That is pretty much where the similarities stop though and it is the differences which make Ubuntu the hands down winner. Perhaps the biggest difference between Windows and Ubuntu (or any Linux distribution for that matter) is the underlying assumptions upon which the two different systems are built. In fact, I am confident that it is this fundamental difference which is really the heart of all the benefits of Ubuntu over Windows. So, what are the underlying assumptions which account for the fundamental differences?
The Windows Assumption
When Microsoft first set out to develop the Windows operating system they made a decision to focus on ease of use for the personal computer user at home and do away with much of the security which was built into the operating systems used previously. (Yes, its true, Microsoft did not invent the computer!) This early mistake has carried through all of the various forms of Windows and remains the core assumption today. The assumption is, simply put, that whomever is using the computer must be the owner of it and should be allowed to do whatever they wish.
While this may appear to be a good thing on the surface, we all want to be in control of our stuff after all, once you understand the implications of this assumption it gets to look more like a very bad idea very rapidly. Not only does Windows assume that the user of the machine is the owner of it, but it carries this a step further and assumes that since the owner is using the computer any process or program running on it must have been initiated by the owner. The end result of this is that processes and programs are allowed to execute and even install without explicit permission. It is precisely this mistaken assumption which makes Windows so vulnerable to viruses and so easy to compromise.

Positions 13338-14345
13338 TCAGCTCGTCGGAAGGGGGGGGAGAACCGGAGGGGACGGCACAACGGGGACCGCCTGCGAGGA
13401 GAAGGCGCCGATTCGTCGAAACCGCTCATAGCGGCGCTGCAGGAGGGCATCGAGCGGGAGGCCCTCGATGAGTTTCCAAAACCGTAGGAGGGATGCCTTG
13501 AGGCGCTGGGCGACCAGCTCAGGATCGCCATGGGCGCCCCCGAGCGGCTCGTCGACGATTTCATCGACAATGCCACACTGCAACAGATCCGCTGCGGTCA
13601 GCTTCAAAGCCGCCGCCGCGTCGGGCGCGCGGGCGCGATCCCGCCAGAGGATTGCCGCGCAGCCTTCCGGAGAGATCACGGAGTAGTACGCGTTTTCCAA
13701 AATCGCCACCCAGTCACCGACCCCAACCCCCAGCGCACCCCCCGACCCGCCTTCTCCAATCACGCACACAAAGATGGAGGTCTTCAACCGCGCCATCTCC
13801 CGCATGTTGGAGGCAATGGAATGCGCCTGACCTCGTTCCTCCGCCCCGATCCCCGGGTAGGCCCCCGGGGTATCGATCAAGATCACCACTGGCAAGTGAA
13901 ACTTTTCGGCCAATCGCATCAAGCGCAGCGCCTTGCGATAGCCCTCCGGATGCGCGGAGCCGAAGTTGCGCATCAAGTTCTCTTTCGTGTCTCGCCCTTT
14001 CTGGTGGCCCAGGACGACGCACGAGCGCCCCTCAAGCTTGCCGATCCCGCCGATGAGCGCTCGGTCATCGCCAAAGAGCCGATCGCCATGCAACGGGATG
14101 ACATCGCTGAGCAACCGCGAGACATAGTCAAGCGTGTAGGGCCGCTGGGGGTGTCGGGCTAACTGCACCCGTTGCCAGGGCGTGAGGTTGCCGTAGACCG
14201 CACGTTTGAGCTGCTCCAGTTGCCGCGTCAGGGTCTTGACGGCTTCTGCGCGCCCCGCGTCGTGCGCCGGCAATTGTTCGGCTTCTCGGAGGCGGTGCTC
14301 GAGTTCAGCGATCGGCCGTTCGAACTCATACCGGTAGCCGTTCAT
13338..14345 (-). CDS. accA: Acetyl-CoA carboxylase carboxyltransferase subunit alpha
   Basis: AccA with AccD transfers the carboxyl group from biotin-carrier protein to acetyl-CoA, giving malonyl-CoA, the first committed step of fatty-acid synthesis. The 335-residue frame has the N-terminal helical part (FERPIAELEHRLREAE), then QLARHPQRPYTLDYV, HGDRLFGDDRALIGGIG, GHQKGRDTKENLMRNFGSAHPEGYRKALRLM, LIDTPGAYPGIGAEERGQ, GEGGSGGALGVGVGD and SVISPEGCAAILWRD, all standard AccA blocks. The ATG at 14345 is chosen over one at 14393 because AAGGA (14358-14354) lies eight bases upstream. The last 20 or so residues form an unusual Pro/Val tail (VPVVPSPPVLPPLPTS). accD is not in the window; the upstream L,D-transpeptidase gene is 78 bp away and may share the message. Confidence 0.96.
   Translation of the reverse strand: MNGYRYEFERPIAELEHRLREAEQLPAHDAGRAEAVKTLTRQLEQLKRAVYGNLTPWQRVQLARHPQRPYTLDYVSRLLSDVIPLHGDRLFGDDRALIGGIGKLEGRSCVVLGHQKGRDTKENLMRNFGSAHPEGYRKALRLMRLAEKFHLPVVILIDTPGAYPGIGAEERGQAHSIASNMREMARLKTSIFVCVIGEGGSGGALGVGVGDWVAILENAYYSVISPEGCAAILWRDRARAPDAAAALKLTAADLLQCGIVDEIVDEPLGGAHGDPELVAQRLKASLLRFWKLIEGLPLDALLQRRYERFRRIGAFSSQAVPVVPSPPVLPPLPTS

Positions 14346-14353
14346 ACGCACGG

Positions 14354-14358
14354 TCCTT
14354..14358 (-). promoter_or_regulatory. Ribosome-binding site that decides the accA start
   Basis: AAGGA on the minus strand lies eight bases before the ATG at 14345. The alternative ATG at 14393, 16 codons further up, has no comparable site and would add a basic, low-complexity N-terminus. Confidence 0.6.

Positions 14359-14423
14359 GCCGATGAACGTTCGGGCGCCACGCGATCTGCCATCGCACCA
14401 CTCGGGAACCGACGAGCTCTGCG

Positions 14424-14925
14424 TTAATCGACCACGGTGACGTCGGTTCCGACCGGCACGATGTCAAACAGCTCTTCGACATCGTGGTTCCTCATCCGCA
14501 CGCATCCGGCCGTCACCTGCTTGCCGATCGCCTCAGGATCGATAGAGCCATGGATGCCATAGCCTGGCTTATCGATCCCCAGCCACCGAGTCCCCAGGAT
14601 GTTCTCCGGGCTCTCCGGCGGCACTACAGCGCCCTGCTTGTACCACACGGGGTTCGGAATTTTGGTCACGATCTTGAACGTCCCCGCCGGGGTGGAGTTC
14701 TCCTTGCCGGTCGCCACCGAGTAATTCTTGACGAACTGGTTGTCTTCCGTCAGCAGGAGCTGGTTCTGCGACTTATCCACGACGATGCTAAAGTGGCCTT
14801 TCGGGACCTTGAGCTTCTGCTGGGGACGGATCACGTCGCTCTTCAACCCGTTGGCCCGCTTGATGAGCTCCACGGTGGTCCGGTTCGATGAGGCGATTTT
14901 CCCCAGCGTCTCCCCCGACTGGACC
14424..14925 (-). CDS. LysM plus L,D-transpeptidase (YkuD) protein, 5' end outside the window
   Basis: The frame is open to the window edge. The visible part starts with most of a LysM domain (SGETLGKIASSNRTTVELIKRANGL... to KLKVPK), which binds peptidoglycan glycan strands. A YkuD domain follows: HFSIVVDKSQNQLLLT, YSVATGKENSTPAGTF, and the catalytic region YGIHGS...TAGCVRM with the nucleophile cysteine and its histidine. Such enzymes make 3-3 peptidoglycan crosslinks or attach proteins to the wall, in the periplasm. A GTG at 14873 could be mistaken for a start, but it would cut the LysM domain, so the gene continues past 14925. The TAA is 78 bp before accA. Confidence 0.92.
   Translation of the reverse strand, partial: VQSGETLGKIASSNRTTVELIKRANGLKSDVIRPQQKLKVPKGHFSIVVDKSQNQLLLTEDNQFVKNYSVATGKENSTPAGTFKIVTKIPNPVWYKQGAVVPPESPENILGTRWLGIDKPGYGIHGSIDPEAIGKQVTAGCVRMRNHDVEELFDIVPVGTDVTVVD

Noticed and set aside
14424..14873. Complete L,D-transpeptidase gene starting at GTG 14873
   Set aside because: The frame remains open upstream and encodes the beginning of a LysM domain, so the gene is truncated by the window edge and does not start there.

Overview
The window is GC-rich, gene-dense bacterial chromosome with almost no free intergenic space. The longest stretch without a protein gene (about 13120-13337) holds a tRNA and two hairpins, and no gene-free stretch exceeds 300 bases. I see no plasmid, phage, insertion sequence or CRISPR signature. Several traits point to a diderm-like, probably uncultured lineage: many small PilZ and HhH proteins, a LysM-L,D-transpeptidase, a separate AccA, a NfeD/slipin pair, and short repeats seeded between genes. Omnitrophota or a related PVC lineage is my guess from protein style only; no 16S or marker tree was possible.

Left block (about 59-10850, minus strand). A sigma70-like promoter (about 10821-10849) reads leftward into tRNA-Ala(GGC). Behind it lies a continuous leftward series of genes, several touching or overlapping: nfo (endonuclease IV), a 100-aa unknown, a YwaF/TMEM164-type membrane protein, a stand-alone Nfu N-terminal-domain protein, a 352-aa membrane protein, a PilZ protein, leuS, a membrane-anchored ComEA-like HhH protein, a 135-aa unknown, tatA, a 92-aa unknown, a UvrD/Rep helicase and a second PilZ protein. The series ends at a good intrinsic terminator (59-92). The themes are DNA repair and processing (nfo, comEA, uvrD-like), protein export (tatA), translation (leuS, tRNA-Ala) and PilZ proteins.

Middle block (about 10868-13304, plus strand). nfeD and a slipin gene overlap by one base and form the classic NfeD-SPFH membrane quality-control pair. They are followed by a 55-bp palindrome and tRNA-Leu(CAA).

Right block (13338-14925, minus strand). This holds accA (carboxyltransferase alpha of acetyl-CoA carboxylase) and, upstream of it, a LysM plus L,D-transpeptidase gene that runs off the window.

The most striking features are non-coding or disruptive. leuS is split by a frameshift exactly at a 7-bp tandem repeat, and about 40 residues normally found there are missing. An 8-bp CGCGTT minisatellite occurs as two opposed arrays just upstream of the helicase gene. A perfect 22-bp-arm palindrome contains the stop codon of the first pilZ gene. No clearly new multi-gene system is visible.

Another result of this assumption is that Windows opens all (or at least most) incoming and outgoing ports by default and when connected to a network or the Internet all but screams to the world "here I am, come on over and have a look!" Windows, in effect, almost begs to be probed and accessed by the outside world. It is like leaving your doors and windows unlocked and posting a sign in the front yard telling everyone (thieves included) that they are open.
The Linux Assumption